SDSU pharmacist helps patients and students fight opioid crisis

Nov 18, 2019

More health care providers in South Dakota are able to provide medication-assisted treatment for those fighting opioid addiction through a partnership between South Dakota State University and the South Dakota Department of Social Services and federal funding from the Substance Abuse and Mental Health Services Administration.
Credit South Dakota State University

A South Dakota State University assistant professor is using her resources to help aid in combating the opioid crisis.

 

Jenifer Ball teaches pharmacy practice at SDSU and is using a $200,000 grant from the Health Resources and Services Administration to help increase providers of medication assisted treatment against opioid addiction across the state.

 

Ball said that she’s optimistic that that more steps will be taken in the future to fight the crisis in South Dakota.

 

"I think it’s going to really reduce stigma and open up care to patients who may not have been able to feel comfortable accessing services before, and I think that’s really going to change things," Ball said. "That’s what I’m looking forward to the most, is just seeing some of the perspective on addiction change, and so far, within our residence and within our students, it’s definitely something we’re seeing.”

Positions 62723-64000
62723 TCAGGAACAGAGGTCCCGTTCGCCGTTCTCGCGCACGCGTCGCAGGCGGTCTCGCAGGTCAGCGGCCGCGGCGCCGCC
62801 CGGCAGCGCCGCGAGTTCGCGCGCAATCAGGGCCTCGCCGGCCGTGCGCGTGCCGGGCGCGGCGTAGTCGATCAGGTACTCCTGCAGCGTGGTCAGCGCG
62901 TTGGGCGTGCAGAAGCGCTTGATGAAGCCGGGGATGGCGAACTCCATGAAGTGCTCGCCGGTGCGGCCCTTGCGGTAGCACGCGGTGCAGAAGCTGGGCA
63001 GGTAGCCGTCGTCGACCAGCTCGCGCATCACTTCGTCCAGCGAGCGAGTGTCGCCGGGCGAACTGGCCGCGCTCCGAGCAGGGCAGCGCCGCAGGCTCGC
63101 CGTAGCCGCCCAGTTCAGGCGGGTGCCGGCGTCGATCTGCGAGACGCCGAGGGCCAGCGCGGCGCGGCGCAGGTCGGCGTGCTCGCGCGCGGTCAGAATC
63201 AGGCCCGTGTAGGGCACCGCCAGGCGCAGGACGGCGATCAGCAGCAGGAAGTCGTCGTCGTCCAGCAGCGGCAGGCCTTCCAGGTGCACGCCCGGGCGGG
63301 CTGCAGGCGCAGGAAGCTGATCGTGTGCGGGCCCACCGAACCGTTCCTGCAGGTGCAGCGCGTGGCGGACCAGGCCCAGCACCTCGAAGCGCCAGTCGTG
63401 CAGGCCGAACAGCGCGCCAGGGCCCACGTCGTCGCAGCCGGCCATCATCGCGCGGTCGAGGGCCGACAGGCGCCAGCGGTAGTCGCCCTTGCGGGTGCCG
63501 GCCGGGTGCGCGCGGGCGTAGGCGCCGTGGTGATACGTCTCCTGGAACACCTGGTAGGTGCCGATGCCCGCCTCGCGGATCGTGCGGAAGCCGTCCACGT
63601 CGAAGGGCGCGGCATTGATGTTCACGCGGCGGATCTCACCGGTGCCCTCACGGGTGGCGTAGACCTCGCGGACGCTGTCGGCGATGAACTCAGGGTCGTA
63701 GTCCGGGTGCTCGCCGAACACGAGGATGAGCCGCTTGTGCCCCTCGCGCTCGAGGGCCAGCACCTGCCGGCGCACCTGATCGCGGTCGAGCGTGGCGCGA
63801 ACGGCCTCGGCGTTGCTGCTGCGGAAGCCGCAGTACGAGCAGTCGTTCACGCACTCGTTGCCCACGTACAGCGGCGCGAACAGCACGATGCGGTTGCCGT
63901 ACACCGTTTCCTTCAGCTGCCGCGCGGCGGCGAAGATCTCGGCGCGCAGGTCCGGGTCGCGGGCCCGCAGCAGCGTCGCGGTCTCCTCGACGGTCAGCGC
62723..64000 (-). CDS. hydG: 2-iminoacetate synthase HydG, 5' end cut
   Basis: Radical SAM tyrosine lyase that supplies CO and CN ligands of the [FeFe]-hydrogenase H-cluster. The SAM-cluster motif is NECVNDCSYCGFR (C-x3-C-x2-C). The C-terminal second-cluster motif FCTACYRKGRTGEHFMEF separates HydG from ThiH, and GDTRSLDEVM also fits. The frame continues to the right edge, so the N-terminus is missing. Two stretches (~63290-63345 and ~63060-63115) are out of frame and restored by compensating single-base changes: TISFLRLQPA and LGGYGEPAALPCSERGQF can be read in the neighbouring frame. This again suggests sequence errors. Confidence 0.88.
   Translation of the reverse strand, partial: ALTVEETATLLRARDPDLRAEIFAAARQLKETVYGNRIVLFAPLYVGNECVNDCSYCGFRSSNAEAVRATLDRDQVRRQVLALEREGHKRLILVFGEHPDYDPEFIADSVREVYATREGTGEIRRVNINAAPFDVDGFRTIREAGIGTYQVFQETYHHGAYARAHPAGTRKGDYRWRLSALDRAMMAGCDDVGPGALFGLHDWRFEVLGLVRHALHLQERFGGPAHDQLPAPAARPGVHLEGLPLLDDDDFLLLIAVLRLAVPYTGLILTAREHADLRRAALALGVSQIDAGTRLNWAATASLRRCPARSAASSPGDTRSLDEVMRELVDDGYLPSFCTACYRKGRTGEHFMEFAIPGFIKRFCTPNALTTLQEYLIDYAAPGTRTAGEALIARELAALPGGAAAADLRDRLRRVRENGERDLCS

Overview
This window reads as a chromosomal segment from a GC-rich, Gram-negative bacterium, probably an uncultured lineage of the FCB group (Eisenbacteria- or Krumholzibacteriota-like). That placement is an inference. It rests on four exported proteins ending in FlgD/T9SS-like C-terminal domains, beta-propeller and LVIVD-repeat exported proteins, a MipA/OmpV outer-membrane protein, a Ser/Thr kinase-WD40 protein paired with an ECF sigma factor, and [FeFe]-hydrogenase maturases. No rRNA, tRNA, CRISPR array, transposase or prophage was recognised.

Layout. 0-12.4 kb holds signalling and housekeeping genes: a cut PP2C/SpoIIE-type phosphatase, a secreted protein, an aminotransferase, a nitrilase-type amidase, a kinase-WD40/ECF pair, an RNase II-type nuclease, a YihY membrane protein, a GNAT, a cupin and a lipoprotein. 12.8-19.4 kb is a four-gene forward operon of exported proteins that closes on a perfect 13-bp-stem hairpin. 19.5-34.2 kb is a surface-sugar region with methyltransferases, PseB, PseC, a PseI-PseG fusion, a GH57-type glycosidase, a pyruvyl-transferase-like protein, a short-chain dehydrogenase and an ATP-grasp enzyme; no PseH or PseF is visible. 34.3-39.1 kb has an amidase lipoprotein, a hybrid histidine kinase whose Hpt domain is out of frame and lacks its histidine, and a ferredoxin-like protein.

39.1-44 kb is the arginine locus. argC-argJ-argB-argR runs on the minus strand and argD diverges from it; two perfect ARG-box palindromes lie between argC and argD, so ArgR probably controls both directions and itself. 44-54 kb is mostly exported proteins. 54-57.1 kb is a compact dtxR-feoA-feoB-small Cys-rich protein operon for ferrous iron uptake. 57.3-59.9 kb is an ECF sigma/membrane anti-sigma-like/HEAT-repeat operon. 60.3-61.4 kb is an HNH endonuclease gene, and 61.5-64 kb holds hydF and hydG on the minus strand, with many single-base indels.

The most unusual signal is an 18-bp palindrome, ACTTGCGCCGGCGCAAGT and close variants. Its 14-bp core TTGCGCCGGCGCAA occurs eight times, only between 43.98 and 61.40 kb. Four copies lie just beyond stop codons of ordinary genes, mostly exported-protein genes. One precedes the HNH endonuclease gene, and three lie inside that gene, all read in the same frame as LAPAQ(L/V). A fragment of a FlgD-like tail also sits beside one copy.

Jennifer Ball
Credit South Dakota State University

Ball said that it’s important for those providing medication-based treatment to have a connection with patients and have a better understanding of the struggles of addiction.  

 

Since the grant was received, the number of patients treated at the South Dakota Center for Family Medicine has grown from 46 to nearly 100.